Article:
Biblical Archaeology Review 19:6, November/December 1993

Inside BAR

Biblical Archaeology Review

If archaeology ever produced a complement to the “Whatever Became of … ” books—a series about the fates of minor entertainment personalities—the Ammonites would surely be included. One of the ancient peoples of modern Jordan and a traditional enemy of the Israelites, the Ammonites quietly disappeared from the Biblical stage about the time of the Babylonian conquest of Judah in 586 B.C. This led scholars to assume that the Ammonites too had succumbed to the Babylonians. Twenty-five years of modern archaeological excavation in the Ammonite territory, however, have overthrown this assumption, as Larry G. Herr demonstrates in “What Ever Happened to the Ammonites?”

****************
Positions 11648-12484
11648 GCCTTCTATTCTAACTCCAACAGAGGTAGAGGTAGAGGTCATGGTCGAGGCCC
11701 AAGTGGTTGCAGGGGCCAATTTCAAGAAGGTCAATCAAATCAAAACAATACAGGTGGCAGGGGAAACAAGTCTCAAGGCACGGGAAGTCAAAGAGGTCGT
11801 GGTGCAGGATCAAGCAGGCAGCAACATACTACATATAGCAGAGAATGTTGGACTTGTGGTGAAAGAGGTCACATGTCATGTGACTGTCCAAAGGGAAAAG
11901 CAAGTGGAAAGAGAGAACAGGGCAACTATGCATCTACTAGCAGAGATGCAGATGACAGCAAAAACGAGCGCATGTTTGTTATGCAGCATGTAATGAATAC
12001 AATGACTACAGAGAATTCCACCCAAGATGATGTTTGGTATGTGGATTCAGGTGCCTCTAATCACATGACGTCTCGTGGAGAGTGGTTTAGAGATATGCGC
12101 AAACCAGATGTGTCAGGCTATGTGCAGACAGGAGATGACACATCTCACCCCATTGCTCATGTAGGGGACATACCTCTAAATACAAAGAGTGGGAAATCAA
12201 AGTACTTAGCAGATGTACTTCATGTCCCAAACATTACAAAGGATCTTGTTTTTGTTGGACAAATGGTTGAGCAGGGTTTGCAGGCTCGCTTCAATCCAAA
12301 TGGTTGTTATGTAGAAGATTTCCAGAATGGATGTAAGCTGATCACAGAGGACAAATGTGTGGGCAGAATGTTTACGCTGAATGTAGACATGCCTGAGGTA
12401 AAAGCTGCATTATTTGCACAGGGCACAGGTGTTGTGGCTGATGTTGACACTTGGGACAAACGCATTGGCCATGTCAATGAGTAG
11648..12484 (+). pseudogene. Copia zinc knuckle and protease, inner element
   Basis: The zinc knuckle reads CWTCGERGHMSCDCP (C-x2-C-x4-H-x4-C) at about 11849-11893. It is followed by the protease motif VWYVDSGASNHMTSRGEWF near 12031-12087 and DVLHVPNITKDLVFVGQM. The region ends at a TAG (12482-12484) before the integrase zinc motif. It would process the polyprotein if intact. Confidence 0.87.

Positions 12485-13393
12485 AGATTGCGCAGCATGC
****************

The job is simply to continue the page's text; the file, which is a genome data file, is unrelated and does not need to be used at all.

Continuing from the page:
Herr serves as professor of religious studies at Canadian Union College in Alberta. Among his publications are The Amman Airport Excavations, 1976 (ASOR, 1983) and The Scripts of Ancient Northwest Semitic (Scholars Press, 1978). Herr currently directs the Tell el-‘Umeiri excavation, part of the Madaba Plains Project in Jordan. He contributed “An Off-Duty Archaeologist Looks at Psalm 23,” to the April 1992 Bible Review, BAR’s companion magazine.

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